First time – How I discovered Build-A-Bear is magical

A branch of Build-A-Bear (Not ours as my phone is full).  Image by Enoch Lai licenced by Creative Commons

A branch of Build-A-Bear
(Not ours as my phone is full).
Image by Enoch Lai licenced by Creative Commons

For years my now 15-year-old niece insisted she just had to go into Build-A-Bear for a look, not to buy anything, honest.

As childless aunt I didn’t get it. My sister was enthusiastic which is fair enough.

Then I spawned.

Now the spawn is four. My sister insisted on taking us to Build-A-Bear for my daughter’s fourth birthday.

We went into down, me feeling a sense of dread and doom and W bouncing in her seat as she’d finally get to go through the hallowed doors.

To be fair the colourful array of soft toy skins and accessories does look fabulous if you like that sort of thing.

Two members of staff were enthusiastically manning the store in Churchill Square, Brighton.

It smelled of lemon sherbet.

Rainbow bear at Build-A-Bear

Rainbow bear at Build-A-Bear
Image by
Anthony Easton on Flickr, licenced by Creative Commons

Poor W was slightly overwhelmed by the choice, not just soft toys but sounds and smells too.

Fortunately as an expert my sister helped her pick out a colourful basic bear and we chose a six phrase voice box (no smell).

All well and good I thought, then it came to filling the bear and I felt blown away by the magical experience.

Little W enjoyed helping pump the stuffing inside the empty case, once we had put in her own bar code and the sound.

Then the heart. This was special. She picked a gingham one, warmed it in her hands, rubbed it on her knees, elbows, across her heart and whispered a wish before giving it a kiss and putting it to her nose.

Apparently that make it work. Her little face was a picture. She bought into the magic, as much as a four-year-old will. It’s her bear made her way, with things she wanted.

This was the moment I got it. It’s more than just filling a bear shape with fluff. It is enchanting.

Once the fluff filler sewed up the toy now named Bunny Bear (I just dunno), the next mission was creating the birth certificate, so it returns when lost, and buy half a tonne of clothing.

My niece still has a wardrobe full of Build A Bear clothes and we might need one. It even has slippers and shoes.



Jeremy Corbyn mobbed like a rock star in Brighton

Jeremy Corbyn speaks with fire and passion about what he believes in.

He said: “I am very happy, very happy indeed to face a general election tomorrow.”

From now on he is in campaign mode. This is his natural state, you could tell by listening to him speak with unwavering belief.

I was one of hundreds of people waiting for him outside the Brighton Centre today, just wondering what would he say.

It was difficult to hear beyond the traffic and the throng of people applauding and chanting “ohhhh Jeremy Corbyn”.

When he left those chants continued as hundreds of people mobbed his car as it moved up West Street.


A rock star entry and exit from the sity.

What did he talk about? Well he was there to speak at the Unison conference where he received a rock star welcome, so public sector workers were key.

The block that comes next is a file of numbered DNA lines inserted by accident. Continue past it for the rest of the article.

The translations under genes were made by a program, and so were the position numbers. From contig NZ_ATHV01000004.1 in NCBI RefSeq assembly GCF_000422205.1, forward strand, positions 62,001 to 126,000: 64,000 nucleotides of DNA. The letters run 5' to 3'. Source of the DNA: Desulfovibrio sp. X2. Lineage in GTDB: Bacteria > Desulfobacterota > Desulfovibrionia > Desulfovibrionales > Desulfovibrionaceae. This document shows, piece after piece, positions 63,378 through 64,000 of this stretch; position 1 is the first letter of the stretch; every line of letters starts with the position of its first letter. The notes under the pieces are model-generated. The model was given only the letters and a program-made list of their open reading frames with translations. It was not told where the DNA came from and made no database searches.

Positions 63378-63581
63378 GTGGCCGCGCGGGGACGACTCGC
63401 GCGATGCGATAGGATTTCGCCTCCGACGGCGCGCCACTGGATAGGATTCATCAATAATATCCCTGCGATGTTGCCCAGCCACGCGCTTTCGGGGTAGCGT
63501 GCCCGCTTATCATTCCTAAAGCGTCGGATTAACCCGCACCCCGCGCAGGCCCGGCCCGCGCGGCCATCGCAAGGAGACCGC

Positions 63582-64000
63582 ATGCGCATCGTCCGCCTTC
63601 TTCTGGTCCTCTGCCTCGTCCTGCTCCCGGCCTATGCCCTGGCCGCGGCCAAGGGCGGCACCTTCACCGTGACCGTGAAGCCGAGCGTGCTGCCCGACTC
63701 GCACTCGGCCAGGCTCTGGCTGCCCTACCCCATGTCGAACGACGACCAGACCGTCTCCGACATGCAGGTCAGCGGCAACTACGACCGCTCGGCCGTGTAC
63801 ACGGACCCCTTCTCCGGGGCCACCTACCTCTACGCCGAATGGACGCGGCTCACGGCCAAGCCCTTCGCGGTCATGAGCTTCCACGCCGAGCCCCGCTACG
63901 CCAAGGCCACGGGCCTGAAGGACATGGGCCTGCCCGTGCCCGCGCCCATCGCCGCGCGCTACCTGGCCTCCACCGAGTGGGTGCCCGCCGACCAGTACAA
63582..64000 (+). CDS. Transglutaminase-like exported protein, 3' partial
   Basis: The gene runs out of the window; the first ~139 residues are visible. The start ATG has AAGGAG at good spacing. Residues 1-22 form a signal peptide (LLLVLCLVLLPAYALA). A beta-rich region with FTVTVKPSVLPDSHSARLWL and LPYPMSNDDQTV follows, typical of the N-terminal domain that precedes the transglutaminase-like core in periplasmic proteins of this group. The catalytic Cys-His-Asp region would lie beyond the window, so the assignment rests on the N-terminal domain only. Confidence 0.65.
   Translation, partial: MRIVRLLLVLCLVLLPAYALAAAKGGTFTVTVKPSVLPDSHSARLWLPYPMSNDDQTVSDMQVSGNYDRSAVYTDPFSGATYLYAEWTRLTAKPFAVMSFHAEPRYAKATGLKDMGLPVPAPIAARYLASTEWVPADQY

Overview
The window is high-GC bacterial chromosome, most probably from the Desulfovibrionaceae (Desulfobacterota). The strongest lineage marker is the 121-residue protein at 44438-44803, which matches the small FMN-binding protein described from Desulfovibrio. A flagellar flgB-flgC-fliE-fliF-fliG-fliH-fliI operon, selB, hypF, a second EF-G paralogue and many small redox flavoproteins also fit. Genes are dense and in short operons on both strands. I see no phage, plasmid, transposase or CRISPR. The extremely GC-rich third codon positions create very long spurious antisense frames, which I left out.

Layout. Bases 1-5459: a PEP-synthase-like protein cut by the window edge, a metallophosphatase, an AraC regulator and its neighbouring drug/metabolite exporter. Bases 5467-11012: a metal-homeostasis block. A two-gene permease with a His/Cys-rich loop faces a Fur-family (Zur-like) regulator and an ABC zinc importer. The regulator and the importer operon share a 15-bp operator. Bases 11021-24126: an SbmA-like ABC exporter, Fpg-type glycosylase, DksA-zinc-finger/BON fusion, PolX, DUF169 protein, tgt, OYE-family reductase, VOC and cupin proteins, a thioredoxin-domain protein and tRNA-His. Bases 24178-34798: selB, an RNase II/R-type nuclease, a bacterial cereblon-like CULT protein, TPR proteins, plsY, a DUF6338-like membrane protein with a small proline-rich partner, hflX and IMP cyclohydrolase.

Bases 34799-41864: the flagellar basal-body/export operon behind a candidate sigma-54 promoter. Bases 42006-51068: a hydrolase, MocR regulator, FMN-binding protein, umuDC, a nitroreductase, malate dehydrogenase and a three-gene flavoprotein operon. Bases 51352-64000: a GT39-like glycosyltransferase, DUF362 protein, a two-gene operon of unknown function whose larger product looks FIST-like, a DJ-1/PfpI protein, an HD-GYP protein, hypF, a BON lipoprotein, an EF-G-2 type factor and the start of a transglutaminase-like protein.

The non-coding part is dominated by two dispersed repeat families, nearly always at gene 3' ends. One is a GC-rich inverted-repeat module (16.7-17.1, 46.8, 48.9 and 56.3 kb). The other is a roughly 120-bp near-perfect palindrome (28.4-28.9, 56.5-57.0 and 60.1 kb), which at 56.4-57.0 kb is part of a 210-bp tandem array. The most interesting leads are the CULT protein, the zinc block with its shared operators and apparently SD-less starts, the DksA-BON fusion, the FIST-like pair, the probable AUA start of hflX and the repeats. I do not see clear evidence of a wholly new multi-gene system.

For seven years they’ve effectively had a pay cut and had to work harder when they are our front line services.

Two fire engines were tooting approval on the road.

“We have the greatest gap between rich and poor there has ever been in this country,” he said.

“Things have to change.”

Young people

Education and opportunities for young people were the next subject raised (once I could hear through the cheers and applause).


Every child deserves the best chance at school, who can argue with that? Young people need the best opportunities for apprenticeships and the best chance to go to university.

“Opportunity should not be a lottery based on the post code of where you were born,” he said.

“Every child deserves the same chance.

“The future does belong to you and I want a that future to be where the young do better than us.”

A good society invests in its people and he underlined how he was not sorry to pay for education and health.

He laid into the Government for putting disabled people through endless tests and declaring people fit for work when they are not.

Poverty and the horrific fire at Grenfell Tower were also addressed.

Saying almost 100 bodies have been found he described it as a turning point in our public consciousness on how people are forced to live.

“It was a tower of poverty in the richest part of the UK, ” he said.

“Maybe there will be a change and we will put money into housing.”

After a thanking the crowd for increasing Labour’s share of the vote and taking Brighton Kemptown (Lloyd Russell-Moyles was there) he gave a shout out to Hastings, where Amber Rudd so very nearly lost her seat.

What next?

What now? apart from the campaigning.

On Monday Labour puts forward its amendments to the Queen’s Speech ready to debate for the rest of the week.

He called for fair taxation and investment in health services and mental health.

“In life we don’t leave people on the side, we go to help them,” he said.

“We are going out there campaigning from now on for a decent future for us all.”

I know I want a better world for my daughter. One where she has opportunities.